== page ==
Bones on Fox

2005, TV Show

Bones Episode: "The Boy in the Time Capsule"

Season 3, Episode 7
Episode Synopsis: The remains of a high-school student are found in a time capsule. The Jeffersonian team's investigation focuses on classmates of the deceased, who are now in their late thirties. Dr. Lance Sweets: John Francis Daley.
Original Air Date: Nov 13, 2007
Guest Cast Stephon Fuller: Darwin Banks Patrick Fabian: Terry Stinson Patrick Fischler: Gil Bates Katie Gill: Young Janelle Rick Ravanello: John Adamson Chris Hunter: Young Terry Houston Graham: Roger Dillon/Alex Stinson Ray Baker: Daniel Dillon Kristin Bauer: Janelle Stinson Ed Ackerman: Cop in crowd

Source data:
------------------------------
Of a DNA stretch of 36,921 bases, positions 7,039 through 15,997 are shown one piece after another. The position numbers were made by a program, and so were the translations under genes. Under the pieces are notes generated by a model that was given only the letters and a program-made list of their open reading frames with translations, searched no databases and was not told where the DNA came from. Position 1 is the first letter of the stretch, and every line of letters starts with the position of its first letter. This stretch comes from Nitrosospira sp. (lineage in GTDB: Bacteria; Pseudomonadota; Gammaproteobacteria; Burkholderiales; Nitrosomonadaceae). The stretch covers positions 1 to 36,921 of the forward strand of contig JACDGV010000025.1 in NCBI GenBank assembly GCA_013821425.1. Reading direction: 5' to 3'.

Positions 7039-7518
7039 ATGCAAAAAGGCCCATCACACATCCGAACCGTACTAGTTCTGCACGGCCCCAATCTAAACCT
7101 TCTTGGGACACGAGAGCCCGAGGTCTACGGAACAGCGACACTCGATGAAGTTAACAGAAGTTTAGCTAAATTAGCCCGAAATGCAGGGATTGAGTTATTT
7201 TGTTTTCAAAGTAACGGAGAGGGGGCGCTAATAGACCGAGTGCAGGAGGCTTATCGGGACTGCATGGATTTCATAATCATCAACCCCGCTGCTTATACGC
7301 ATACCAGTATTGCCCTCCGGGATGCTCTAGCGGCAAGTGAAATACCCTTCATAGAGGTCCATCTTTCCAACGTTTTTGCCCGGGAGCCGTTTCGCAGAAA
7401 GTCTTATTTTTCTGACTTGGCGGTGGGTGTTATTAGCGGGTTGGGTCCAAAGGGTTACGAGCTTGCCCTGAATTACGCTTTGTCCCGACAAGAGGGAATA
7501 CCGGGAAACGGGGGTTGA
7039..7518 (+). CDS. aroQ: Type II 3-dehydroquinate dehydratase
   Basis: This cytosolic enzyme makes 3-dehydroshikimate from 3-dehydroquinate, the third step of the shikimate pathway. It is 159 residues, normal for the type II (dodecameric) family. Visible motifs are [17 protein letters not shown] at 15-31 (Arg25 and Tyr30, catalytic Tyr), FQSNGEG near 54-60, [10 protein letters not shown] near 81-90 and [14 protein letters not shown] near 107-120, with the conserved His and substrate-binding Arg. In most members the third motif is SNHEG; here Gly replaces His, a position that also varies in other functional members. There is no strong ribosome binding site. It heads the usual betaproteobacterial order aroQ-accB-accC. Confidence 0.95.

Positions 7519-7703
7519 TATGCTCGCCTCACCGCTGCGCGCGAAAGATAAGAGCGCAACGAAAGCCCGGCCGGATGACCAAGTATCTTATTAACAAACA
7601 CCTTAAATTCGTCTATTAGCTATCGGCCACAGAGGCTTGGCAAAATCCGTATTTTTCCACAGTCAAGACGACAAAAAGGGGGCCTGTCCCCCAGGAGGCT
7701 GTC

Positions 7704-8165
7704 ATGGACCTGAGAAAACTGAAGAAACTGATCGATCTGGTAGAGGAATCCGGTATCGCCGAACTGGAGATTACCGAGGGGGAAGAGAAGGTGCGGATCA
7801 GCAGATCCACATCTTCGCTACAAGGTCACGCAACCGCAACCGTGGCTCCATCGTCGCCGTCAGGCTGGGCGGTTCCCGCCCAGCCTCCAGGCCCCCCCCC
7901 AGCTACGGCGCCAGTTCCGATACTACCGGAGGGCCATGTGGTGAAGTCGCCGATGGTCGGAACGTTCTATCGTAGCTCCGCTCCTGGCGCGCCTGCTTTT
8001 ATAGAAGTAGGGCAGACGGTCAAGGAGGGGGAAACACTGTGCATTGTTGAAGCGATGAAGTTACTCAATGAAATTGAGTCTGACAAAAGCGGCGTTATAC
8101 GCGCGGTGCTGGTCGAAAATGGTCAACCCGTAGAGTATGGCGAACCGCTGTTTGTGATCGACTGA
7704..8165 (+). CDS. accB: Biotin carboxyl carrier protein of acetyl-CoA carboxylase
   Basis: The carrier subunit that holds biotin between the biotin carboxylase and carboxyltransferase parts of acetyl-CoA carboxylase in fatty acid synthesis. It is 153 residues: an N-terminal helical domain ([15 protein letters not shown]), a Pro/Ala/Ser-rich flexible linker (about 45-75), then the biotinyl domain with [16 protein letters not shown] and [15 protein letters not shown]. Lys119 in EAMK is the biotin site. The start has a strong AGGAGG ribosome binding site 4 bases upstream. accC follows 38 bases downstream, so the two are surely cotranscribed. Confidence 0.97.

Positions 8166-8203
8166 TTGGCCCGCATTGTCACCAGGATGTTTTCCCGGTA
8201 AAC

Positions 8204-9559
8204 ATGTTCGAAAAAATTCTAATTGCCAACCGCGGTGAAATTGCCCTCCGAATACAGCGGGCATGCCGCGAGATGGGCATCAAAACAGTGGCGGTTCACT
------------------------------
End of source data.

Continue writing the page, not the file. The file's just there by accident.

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Season 3, Episode 7
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Length: 43:47
Aired: 11/13/2007
Also available on iTunes, Amazon Instant Video and VUDU
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"The Boy in the Time Capsule" Season 3, Episode 7